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17
Optimal distributed online prediction using minibatches
, 2010
"... Online prediction methods are typically presented as serial algorithms running on a single processor. However, in the age of webscale prediction problems, it is increasingly common to encounter situations where a single processor cannot keep up with the high rate at which inputs arrive. In this wor ..."
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Cited by 69 (7 self)
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Online prediction methods are typically presented as serial algorithms running on a single processor. However, in the age of webscale prediction problems, it is increasingly common to encounter situations where a single processor cannot keep up with the high rate at which inputs arrive. In this work, we present the distributed minibatch algorithm, a method of converting many serial gradientbased online prediction algorithms into distributed algorithms. We prove a regret bound for this method that is asymptotically optimal for smooth convex loss functions and stochastic inputs. Moreover, our analysis explicitly takes into account communication latencies between nodes in the distributed environment. We show how our method can be used to solve the closelyrelated distributed stochastic optimization problem, achieving an asymptotically linear speedup over multiple processors. Finally, we demonstrate the merits of our approach on a webscale online prediction problem.
Distributed delayed stochastic optimization
, 2011
"... We analyze the convergence of gradientbased optimization algorithms whose updates depend on delayed stochastic gradient information. The main application of our results is to the development of distributed minimizationalgorithmswhereamasternodeperformsparameterupdateswhile worker nodes compute stoc ..."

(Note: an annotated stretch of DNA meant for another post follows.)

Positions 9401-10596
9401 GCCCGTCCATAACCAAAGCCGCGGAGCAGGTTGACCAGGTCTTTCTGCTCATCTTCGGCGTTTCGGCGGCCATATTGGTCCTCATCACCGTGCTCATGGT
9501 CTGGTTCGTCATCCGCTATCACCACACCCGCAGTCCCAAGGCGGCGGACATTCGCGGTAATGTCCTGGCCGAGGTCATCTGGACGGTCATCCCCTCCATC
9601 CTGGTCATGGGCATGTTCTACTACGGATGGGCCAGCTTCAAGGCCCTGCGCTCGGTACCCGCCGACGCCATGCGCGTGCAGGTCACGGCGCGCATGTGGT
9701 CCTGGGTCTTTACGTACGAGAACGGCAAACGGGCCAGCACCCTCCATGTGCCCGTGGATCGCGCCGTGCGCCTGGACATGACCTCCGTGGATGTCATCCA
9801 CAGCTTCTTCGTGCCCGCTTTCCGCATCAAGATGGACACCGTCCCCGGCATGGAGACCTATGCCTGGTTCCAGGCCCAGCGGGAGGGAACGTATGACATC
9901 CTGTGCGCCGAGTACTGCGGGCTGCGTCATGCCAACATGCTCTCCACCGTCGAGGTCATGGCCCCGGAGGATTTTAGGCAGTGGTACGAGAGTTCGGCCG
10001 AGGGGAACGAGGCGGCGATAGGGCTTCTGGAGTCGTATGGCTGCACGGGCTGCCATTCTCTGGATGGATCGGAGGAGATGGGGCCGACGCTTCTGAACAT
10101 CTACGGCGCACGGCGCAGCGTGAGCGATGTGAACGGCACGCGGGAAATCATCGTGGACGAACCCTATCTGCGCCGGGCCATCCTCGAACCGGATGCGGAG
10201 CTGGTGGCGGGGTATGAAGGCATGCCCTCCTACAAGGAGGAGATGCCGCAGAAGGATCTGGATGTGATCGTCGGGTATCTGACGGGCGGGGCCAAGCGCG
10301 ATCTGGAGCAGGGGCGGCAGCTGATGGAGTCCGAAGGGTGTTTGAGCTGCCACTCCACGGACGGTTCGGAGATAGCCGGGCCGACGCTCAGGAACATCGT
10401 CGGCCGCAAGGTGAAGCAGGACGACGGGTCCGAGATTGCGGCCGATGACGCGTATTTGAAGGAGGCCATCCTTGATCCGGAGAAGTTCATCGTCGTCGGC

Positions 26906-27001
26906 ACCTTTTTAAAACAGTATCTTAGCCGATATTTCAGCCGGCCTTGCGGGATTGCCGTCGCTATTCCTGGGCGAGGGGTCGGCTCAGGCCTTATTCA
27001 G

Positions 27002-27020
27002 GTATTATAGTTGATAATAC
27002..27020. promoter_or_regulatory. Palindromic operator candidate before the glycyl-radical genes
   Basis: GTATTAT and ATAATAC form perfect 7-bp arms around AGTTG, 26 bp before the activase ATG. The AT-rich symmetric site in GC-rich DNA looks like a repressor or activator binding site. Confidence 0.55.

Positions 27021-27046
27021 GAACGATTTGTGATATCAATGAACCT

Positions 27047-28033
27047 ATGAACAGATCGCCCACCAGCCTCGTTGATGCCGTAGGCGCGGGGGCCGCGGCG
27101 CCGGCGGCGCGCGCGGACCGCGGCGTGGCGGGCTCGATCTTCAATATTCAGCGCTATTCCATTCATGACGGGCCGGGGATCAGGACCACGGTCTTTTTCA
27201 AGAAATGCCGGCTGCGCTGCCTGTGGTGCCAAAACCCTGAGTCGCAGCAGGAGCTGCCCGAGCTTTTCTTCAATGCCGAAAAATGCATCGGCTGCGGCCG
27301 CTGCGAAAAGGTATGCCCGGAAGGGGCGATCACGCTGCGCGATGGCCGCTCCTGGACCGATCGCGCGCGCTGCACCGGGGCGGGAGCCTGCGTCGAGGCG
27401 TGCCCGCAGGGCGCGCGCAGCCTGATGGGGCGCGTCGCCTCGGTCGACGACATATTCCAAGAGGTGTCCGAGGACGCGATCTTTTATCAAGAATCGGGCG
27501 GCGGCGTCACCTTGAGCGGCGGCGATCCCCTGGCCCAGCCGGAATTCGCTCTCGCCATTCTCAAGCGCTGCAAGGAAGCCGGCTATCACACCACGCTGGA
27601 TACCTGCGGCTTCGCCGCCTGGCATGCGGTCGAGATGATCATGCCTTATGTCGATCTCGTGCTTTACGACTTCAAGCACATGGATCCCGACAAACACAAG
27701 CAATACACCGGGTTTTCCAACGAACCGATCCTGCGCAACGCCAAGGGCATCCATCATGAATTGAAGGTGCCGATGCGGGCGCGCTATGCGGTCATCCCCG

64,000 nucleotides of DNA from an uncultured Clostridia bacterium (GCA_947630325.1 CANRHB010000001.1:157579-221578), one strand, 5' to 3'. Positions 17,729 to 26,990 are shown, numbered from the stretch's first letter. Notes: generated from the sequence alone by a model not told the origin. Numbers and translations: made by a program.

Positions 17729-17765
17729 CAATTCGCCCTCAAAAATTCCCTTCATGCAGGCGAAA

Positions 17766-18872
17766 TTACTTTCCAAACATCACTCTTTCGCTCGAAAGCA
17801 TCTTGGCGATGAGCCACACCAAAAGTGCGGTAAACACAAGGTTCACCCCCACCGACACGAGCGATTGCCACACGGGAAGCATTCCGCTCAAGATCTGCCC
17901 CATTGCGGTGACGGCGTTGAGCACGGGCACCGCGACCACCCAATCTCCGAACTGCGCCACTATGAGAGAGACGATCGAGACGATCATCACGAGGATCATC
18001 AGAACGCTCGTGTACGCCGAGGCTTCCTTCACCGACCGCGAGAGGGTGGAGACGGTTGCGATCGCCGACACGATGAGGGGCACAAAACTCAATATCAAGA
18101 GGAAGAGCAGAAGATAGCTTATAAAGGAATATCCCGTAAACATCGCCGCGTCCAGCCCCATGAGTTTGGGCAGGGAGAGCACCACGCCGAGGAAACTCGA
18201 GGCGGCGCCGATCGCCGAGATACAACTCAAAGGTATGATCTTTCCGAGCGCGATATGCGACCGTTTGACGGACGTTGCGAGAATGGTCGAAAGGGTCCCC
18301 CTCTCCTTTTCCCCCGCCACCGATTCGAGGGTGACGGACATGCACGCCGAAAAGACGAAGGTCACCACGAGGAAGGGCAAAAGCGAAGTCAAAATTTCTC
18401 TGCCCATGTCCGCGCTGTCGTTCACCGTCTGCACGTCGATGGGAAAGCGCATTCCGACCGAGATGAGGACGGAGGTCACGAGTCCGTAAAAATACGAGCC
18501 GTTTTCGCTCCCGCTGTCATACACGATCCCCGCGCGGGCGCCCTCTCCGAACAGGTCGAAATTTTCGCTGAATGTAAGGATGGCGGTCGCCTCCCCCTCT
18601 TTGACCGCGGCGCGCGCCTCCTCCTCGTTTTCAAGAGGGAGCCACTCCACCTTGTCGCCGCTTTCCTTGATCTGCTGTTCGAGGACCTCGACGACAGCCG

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Cited by 52 (5 self)
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We analyze the convergence of gradientbased optimization algorithms whose updates depend on delayed stochastic gradient information. The main application of our results is to the development of distributed minimizationalgorithmswhereamasternodeperformsparameterupdateswhile worker nodes compute stochastic gradients based on local information in parallel, which may give rise to delays due to asynchrony. Our main contributionistoshowthatforsmoothstochasticproblems,thedelaysareasymptotically negligible. In application to distributed optimization, we show nnode architectures whose optimization error in stochastic problems—in spite of asynchronous delays—scales asymptotically as O(1 / √ nT), which is known to be optimal even in the absence of delays. 1
Better MiniBatch Algorithms via Accelerated Gradient Methods
"... Minibatch algorithms have been proposed as a way to speedup stochastic convex optimization problems. We study how such algorithms can be improved using accelerated gradient methods. We provide a novel analysis, which shows how standard gradient methods may sometimes be insufficient to obtain a sig ..."
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Cited by 28 (6 self)
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Minibatch algorithms have been proposed as a way to speedup stochastic convex optimization problems. We study how such algorithms can be improved using accelerated gradient methods. We provide a novel analysis, which shows how standard gradient methods may sometimes be insufficient to obtain a significant speedup and propose a novel accelerated gradient algorithm, which deals with this deficiency, enjoys a uniformly superior guarantee and works well in practice. 1
Distributed learning, communication complexity and privacy
, 2012
"... We consider the problem of PAClearning from distributed data and analyze fundamental communication complexity questions involved. We provide general upper and lower bounds on the amount of communication needed to learn well, showing that in addition to VCdimension and covering number, quantities su ..."
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Cited by 19 (1 self)